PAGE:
View of cell tower from behind barbed wire fence

Managing cellular access means really managing it, sometimes daily

The Mississippi State Penitentiary in Parchman was the first prison in the country to use the Intelligent Network Access Controller (iNAC), which blocks service for contraband cell phones inside the prison walls. Being on the cutting edge involved some learning, said Sean Smith, who heads the state’s Corrections Investigation Division.


Prisons get a new way to stop inmates from using cell phones

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“Our biggest misconception was the idea that it was plug-and-play,” Smith said. “It is not. It’s called managed access for a reason.”

The reason is that the system can require daily management to keep it tuned to the precise footprint needed.

Precision is critical for iNAC. It is a local base station intended to be the preferred cellular service for all devices within a given area, so that usage can be controlled and unauthorized users, meaning the inmates, kept off the network. But the signal should not extend outside the gray walls, where it could pick up legitimate cell phones and deny them service because they are not on the prison’s approved list.

iNAC, from Tecore Networks, accomplishes this all-or-nothing feat with multiple directional antennas that can be positioned and their power adjusted to cover a required area. It can take several weeks to get a system configured to operate within the required parameter. But the RF environment is not static, and additional adjustments can be needed on a daily basis. Signal strength, direction and penetration can vary depending on physical changes in the environment, weather and outside signals from carriers’ cell sites.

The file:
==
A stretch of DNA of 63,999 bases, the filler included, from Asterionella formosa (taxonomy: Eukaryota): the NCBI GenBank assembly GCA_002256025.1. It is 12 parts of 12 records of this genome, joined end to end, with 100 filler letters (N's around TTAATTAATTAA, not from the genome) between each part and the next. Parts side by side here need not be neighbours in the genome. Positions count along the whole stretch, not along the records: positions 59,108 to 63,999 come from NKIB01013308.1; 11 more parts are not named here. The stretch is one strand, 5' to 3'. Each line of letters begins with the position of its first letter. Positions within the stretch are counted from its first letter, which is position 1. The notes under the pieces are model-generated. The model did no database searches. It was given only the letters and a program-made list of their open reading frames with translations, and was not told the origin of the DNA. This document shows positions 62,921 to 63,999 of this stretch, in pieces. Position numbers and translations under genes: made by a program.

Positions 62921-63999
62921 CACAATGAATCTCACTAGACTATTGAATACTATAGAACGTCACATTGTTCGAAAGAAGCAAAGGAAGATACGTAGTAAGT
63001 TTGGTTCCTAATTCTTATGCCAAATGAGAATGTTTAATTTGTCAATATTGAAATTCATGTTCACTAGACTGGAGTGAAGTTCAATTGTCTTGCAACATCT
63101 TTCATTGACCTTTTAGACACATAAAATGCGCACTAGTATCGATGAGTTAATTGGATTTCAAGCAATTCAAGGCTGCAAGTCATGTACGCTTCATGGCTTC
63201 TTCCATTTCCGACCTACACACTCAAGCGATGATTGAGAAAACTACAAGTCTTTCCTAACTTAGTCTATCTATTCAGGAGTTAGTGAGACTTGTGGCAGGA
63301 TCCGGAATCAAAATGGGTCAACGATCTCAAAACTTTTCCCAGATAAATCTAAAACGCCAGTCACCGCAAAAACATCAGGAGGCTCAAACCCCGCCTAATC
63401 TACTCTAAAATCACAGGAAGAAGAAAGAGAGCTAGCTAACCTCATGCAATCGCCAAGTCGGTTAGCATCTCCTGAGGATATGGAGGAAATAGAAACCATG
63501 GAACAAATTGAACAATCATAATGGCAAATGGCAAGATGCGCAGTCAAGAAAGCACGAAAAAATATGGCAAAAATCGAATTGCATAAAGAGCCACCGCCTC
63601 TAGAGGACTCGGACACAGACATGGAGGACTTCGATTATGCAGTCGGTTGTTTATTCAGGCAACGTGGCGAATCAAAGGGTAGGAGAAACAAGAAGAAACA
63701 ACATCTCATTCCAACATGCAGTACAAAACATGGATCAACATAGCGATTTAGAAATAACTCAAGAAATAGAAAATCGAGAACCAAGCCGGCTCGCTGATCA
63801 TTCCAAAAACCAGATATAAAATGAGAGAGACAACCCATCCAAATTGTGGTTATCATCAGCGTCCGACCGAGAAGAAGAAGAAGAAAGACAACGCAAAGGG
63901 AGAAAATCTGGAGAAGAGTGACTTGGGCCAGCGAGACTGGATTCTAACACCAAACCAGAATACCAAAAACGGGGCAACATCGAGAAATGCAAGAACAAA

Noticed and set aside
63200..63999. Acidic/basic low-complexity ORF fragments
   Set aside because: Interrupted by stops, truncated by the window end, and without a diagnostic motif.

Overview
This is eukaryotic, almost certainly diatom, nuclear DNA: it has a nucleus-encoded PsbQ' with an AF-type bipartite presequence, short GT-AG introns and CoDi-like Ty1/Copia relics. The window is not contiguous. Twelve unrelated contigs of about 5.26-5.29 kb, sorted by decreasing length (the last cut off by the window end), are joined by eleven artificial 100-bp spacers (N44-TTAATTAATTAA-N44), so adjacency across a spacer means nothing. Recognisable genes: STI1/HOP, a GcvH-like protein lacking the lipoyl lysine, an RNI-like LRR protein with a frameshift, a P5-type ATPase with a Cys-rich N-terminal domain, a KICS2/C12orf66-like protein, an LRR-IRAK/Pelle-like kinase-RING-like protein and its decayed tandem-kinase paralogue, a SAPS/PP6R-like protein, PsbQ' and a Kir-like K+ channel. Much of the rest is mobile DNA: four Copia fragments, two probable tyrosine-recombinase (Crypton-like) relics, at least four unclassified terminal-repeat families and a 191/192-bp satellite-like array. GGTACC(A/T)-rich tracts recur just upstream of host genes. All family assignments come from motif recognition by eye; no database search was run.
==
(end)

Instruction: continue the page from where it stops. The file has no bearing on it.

Deployment of the system so far is in the early stages, with only two prisons using it, but Tecore is beginning a mainstream rollout of the product, showcasing it at the American Correctional Association’s annual conference in August. Smith had some advice for institutions considering the technology.

“Do as much research as you can, and understand what managed access does,” he said. "Understand your facility, what you need to do and what not to do."

About the Author

William Jackson is freelance writer and the author of the CyberEye blog.

Reader Comments

Mon, Dec 2, 2013 Prisoner 99 In the Tower

Word in the prisons is the system is defeated B4 even going live, Voice over LTE is not blocked use an iPhone 5. Then for the high tech you could simply block the jamming services SID with a edited PRL which is used commonly on CDMA carriers. Blocking the SID would cause the phone to never see the jammer and work. Just a Managed Access SCAM on the tax payers, the system is a waste of money. The prison shouldn't have these phones inside if the administration did its job in the first place!

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